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Olive oil granola

Sat, 21 January, 2023

⯆ JUMP TO RECIPE
Olive oil and maple syrup granola: those two ingredients are non-negotiable but all the add-ons can be whatever you like best.

olive oil granola cuisinefiend.com

Olive oil granola? Seriously?

Olive oil for breakfast is not exactly a popular concept, even less so proposed in a sweet oat concoction.

When I first found Melissa Clark’s recipe in NY Times Cooking section, I was very sceptical.

It’s going to be so greasy! And smell like olive oil, which is all very well in a mixed salad but not in my breakfast bowl! And it will be bitter, as olive oil can be in large quantities!

None of the above is true. The fragrance is there but it’s a beautiful fragrance, rather than full-on smell.

No grease: this granola gets super crispy and crunchy by absorbing all the oil. You can scoop it with your fingers when trying if it’s toasted enough (you’ll do that several times), and they’ll remain clean.

And it’s amazingly good in a breakfast bowl, with the sweetness of the dried fruit and maple syrup. Certainly the best granola recipe that I have ever come across and/or made.

granola with olive oil and maple syrup cuisinefiend.com

Granola, Melissa and I

Not without tweaks though. Melissa suggests putting an awful lot of pistachios into it, which might be delightful but makes it very costly – and that’s adverse to the point of making granola at home.

I add pistachios when I have any but the bulk of the nuts and seeds is made up with more modest sunflower and pumpkin.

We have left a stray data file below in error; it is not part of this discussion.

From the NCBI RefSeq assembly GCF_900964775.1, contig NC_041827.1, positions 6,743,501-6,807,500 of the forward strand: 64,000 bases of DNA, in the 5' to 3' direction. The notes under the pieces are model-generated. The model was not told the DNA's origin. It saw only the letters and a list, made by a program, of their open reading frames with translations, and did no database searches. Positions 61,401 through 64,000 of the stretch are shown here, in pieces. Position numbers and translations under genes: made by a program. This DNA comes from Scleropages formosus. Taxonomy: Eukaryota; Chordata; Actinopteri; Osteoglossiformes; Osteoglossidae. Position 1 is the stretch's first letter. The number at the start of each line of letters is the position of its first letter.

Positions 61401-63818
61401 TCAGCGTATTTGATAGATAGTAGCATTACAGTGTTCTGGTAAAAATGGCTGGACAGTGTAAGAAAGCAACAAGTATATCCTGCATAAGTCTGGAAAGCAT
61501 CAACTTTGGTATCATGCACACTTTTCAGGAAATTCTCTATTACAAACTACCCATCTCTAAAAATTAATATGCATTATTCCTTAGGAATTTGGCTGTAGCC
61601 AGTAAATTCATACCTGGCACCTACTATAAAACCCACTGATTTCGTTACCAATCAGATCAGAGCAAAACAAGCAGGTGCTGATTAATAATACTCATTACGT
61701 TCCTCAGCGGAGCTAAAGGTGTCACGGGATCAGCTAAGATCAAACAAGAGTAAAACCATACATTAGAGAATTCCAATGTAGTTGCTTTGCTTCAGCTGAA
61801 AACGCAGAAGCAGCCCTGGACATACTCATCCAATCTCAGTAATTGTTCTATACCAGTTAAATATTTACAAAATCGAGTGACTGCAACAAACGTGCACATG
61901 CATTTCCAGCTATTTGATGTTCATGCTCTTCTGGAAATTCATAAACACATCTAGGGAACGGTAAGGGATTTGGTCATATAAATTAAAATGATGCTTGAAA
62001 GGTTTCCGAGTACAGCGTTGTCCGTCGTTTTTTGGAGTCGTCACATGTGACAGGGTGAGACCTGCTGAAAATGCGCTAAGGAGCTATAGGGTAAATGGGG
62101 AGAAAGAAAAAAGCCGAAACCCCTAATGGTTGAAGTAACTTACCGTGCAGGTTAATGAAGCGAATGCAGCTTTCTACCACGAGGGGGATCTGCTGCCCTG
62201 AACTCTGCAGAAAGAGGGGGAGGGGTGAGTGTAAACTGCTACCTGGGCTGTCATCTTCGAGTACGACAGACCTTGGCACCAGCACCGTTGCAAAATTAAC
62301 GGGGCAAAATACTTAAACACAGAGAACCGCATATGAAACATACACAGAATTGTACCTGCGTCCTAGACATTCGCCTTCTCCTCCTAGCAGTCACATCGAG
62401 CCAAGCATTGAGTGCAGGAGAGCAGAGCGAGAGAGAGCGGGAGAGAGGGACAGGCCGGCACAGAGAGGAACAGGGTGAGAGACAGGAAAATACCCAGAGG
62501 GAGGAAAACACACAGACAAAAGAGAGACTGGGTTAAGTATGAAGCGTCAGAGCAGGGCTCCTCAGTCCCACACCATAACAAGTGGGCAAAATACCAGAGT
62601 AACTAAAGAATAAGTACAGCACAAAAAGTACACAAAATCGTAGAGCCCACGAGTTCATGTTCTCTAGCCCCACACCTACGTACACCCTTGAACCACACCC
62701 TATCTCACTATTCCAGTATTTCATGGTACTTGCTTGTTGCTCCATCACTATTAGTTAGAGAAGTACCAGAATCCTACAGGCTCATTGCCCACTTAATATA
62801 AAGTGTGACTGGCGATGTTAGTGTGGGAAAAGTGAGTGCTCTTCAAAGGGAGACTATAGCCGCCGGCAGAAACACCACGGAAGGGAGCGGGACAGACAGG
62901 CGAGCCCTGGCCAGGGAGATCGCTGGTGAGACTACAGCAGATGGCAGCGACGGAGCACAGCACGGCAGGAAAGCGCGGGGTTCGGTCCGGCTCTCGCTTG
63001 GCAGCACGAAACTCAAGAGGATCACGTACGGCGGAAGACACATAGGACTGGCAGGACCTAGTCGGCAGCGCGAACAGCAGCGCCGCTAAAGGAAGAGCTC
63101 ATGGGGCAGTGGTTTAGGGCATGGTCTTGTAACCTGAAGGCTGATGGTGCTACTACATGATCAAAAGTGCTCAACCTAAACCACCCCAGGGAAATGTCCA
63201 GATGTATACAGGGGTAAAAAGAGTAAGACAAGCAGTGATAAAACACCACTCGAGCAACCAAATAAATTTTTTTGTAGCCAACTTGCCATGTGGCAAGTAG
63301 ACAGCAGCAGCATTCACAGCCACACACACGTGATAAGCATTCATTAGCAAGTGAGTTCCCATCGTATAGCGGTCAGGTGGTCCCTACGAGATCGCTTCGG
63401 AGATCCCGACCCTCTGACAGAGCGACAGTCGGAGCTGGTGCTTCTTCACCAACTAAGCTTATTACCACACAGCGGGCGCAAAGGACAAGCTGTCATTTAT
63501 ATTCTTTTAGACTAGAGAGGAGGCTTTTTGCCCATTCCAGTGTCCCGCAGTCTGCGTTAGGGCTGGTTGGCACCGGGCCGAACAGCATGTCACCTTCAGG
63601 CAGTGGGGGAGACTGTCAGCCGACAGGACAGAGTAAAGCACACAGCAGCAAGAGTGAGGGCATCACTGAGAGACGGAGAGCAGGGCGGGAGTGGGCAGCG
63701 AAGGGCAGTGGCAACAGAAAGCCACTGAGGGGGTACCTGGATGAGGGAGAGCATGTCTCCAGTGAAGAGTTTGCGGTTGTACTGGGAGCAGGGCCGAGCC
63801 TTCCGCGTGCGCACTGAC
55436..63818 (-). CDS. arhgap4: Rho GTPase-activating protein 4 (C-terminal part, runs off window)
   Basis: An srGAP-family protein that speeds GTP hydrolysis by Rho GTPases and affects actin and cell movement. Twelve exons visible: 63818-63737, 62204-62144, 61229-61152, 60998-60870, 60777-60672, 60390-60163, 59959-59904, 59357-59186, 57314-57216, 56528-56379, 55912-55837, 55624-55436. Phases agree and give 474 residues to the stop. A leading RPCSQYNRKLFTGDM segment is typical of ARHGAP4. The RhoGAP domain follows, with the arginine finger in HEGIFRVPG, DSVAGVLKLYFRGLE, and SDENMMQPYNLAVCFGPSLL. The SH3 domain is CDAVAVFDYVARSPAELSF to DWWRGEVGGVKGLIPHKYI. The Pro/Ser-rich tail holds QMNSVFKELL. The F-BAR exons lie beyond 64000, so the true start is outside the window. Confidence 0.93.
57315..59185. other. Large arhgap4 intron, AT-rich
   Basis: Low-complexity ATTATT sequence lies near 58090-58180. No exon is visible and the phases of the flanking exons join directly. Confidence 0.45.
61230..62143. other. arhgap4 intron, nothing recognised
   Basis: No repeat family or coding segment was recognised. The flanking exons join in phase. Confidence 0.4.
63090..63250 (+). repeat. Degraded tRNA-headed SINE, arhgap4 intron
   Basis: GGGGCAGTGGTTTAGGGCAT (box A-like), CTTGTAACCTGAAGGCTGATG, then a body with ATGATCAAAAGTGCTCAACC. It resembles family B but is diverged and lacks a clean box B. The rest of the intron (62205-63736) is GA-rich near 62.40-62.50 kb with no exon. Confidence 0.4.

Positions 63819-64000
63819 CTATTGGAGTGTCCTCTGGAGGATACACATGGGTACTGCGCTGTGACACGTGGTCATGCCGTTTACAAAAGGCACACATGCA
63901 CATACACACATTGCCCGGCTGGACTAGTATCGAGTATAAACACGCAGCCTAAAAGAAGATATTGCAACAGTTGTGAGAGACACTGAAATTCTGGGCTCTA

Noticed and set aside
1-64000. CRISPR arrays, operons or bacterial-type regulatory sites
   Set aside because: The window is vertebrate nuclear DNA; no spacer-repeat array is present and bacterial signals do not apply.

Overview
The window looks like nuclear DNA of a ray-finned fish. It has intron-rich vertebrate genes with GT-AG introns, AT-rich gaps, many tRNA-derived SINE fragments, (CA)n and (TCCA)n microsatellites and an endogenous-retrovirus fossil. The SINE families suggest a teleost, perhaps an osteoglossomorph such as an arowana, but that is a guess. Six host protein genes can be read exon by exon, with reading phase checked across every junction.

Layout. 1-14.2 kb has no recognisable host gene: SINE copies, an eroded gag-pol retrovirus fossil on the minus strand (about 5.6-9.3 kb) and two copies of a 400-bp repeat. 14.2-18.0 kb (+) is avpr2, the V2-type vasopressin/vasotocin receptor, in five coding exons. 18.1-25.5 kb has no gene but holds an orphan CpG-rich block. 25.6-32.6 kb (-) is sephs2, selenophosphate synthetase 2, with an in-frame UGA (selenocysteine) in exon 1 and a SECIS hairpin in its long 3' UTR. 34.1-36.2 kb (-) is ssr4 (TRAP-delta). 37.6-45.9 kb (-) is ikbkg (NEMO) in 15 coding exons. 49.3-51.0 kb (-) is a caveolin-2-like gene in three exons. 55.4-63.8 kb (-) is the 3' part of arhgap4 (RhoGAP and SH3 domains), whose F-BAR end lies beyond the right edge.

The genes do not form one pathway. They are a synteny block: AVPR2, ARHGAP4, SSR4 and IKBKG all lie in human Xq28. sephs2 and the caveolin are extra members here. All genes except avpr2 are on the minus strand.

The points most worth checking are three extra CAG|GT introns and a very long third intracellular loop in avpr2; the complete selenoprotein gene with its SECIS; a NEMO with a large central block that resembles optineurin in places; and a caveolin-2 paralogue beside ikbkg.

And instead of coconut, I add flaked almonds but that’s just a personal preference.

Another thing I tweak is the sugar content. Melissa adds quite a lot of brown sugar on top of the maple syrup, which I think is redundant.

It’s supposed to be healthy breakfast, after all, and it’s plenty sweet already with the maple syrup and dried fruit.

olive oil granola with apricots cuisinefiend.com

The granola mix

The seeds and nuts should be added to the oats and toasted in the oven, but the fruit needs to come in after the baking. Otherwise it will get dried out and hard.

Whatever nuts and seeds you use, make the total amount about 250g (3 cups). They can be really anything you like beside what’s in the recipe: walnuts or hazelnuts, cashews or pecans, hemp, flaxseed or sesame.

Add some coconut chips if you’re partial to them, and/or almonds in the form of flakes, nibs or simply chopped, blanched or not.